Unpicking the details on ‘revolving door’ headlines
Some of you will have seen the headlines on concerns about secondments into Whitehall. This is something Caroline Lucas MP and the Public Accounts Committee have also raised concerns over, the latter in particular over the secondment of private sector tax specialists into HMRC. Greenpeace threw an FoI request at the Department for Energy and Climate Change – with this response/release.
How concerned should we be, and what should we be concerned over?
I’ve worked with people seconded into the civil service – from local government, private sector and voluntary sector. I don’t recall ever having any problems relating to propriety with any of them – I also got on really well with them. If there were any propriety issues, I’d have been the first to have jumped on them.
There are however, two structural issues that the public – and Parliament need to be aware of. They are:
- Independence of expertise
- Oversight of secondees
Independence of expertise
There’s an issue of principle here for me. That principle is ensuring that departments have an in-house technical expertise to match that which the wealthy interests can bring to bear through their lobbying activities. One of the things that disturbed me in a couple of my previous posts was that I felt I did not have the expertise to give some of what was being thrown at me the scrutiny I felt it was due, and that my team did not have the people-power in terms of in-house technical expertise to give proper scrutiny either. We’ve seen some of the results of this lack of expertise, whether in the tax avoidance hearings in front of the Public Accounts Committee, the fiasco of the West Coast Mainline tendering through to the lobbying of Jeremy Hunt’s special adviser Adam Smith. (See my comments here – where I hold Hunt and the Permanent Secretary Jonathan Stephens responsible).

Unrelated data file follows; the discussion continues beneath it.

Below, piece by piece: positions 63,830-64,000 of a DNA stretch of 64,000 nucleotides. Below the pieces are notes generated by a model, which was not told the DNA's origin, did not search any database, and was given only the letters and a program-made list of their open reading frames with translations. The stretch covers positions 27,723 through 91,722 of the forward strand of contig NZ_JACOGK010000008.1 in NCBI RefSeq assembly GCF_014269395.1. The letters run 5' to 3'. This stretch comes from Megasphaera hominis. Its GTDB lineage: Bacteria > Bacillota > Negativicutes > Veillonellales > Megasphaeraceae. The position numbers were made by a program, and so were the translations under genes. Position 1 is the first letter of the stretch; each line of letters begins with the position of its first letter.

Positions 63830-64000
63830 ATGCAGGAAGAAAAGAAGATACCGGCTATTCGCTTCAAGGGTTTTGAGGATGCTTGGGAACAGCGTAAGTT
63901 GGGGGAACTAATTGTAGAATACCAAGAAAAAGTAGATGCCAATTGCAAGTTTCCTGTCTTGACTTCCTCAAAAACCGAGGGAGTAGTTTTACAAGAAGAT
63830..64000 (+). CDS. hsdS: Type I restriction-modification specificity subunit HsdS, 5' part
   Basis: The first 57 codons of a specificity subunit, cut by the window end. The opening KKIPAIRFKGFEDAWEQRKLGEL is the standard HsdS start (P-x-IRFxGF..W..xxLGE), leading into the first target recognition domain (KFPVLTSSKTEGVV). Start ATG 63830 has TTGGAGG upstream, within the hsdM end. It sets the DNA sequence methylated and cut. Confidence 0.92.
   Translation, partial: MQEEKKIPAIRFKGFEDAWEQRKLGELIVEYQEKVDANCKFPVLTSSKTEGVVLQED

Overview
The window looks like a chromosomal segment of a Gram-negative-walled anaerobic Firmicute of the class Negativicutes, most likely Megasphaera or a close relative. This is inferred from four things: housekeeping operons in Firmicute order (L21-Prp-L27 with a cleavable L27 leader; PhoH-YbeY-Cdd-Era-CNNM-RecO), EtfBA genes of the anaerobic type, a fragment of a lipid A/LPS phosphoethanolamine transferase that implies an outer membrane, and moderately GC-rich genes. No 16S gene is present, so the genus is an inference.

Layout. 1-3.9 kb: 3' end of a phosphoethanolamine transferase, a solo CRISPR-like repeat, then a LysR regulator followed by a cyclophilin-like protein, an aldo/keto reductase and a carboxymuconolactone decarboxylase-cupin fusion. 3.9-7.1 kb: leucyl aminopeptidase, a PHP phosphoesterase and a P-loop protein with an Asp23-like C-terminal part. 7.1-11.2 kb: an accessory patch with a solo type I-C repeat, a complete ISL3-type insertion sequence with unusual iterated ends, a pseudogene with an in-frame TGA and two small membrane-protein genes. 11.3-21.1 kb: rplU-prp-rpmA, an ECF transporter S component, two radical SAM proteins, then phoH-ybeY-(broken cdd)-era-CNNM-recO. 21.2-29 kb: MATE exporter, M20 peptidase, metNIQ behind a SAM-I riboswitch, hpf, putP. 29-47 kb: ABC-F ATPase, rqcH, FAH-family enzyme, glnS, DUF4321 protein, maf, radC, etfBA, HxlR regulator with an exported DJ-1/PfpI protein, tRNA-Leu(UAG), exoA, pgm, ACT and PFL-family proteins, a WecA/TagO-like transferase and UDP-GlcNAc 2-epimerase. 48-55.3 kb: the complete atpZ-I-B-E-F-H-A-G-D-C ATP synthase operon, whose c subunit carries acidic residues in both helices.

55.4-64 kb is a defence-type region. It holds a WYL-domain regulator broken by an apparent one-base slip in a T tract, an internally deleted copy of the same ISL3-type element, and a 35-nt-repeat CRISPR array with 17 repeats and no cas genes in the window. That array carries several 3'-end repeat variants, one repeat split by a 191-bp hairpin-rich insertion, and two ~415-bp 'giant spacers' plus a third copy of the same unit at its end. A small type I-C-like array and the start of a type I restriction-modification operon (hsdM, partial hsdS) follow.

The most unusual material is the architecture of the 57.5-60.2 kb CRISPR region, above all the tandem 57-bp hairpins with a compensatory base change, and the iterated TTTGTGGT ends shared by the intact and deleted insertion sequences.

I don’t have a problem with secondments in principle. Actually, I think when managed well, they can be a really good thing – bringing in a level of insight that a policy team may not have. But secondments have to be properly planned and managed, not least so that the organisation and the individual get the best out of them. (I’ve seen it where this has not happened, which meant too many missed opportunities). Furthermore, there needs to be a sufficient level of informed challenge to what the secondee is inputting into the policy process. At a technical level, this might involve checking the assumptions made in an analytical model. It can work both ways. In a past analysis role, I put together a complex model to help unpick a big problem and used outside expertise to test my model and its assumptions.
But what Whitehall should not be doing is relying on secondees for the technical details where it does not have the technical in-house resource to analyse and expertly scrutinise their work. This for me is one of the positive lessons of the Government Digital Service – they brought in as permanent civil servants the people with that expertise to commission and work with secondees – some of the brightest minds in the digital world. It’s paid dividends. That’s why the cuts to the technical expertise within the civil service is a false economy. It weakens the ability of the civil service to provide impartial advice because it makes it more difficult for the civil service to challenge the submitted research from outside organisations. It also kills the corporate memory of the institution to.